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Site-directed mutagenesis establishes cysteine-110 as essential for enzyme activity in human gamma-glutamyl hydrolase.

Chave K.J., Galivan J., Ryan T.J.

Gamma-glutamyl hydrolase (GH), which hydrolyses the gamma-glutamyl conjugates of folic acid, is a key enzyme in the maintenance of cellular folylpolyglutamate concentrations. The catalytic mechanism of GH is not known. Consistent with earlier reports that GH is sulphydryl-sensitive, we found that recombinant human GH is inhibited by iodoacetic acid, suggesting that at least one cysteine is important for activity [Rhee, Lindau-Shepard, Chave, Galivan and Ryan (1998) Mol. Pharmacol. 53, 1040-1046]. Using site-directed mutagenesis, the cDNA for human GH was altered to encode four different proteins each with one of four cysteine residues changed to alanine. Three of the mutant proteins had activities similar to wild-type GH and were inhibited by iodoacetic acid, whereas the C110A mutant had no activity. Cys-110 is conserved among the human, rat and mouse GH amino acid sequences. The wild-type protein and all four mutants had similar intrinsic fluorescence spectra, indicating no major structural changes had been introduced. These results indicate that Cys-110 is essential for enzyme activity and suggest that GH is a cysteine peptidase. These studies represent the first identification of the essential Cys residue in this enzyme and provide the beginning of a framework to determine the catalytic mechanism, important in defining GH as a therapeutic target.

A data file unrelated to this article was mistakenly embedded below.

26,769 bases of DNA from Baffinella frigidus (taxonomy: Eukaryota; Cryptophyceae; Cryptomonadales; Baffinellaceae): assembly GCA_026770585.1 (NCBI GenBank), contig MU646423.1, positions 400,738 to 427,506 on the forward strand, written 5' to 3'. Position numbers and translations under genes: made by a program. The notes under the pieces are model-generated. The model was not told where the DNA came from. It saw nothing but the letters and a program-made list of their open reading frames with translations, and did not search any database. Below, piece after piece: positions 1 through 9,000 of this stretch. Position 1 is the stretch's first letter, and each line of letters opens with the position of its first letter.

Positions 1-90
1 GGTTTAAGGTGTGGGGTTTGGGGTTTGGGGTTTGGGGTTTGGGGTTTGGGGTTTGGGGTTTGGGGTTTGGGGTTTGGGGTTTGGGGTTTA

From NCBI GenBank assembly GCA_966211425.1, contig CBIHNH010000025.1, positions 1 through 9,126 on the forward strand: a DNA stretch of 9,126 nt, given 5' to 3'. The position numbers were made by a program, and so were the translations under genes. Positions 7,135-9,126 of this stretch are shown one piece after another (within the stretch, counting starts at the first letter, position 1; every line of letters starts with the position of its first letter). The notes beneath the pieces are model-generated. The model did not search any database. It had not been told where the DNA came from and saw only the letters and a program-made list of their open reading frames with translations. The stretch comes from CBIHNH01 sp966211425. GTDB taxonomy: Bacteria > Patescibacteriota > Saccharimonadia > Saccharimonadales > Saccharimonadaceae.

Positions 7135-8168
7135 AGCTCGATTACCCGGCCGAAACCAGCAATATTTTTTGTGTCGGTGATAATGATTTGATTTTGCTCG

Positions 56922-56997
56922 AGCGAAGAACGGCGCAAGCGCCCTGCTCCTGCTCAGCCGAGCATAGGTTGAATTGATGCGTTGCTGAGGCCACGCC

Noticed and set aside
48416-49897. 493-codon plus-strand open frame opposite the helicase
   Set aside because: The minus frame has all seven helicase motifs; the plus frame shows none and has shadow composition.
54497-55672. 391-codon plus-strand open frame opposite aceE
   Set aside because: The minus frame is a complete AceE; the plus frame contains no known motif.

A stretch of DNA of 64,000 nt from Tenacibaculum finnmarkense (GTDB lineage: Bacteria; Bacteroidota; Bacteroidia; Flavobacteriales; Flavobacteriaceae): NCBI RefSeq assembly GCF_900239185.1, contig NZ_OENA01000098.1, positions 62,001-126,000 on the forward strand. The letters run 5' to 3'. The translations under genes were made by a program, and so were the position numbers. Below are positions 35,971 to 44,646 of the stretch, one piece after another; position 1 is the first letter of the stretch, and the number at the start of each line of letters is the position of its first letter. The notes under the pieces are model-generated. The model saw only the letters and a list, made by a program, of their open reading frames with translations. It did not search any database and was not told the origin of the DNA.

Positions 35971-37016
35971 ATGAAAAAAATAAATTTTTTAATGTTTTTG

Biochem. J. 343:551-555(1999) [PubMed] [Europe PMC]

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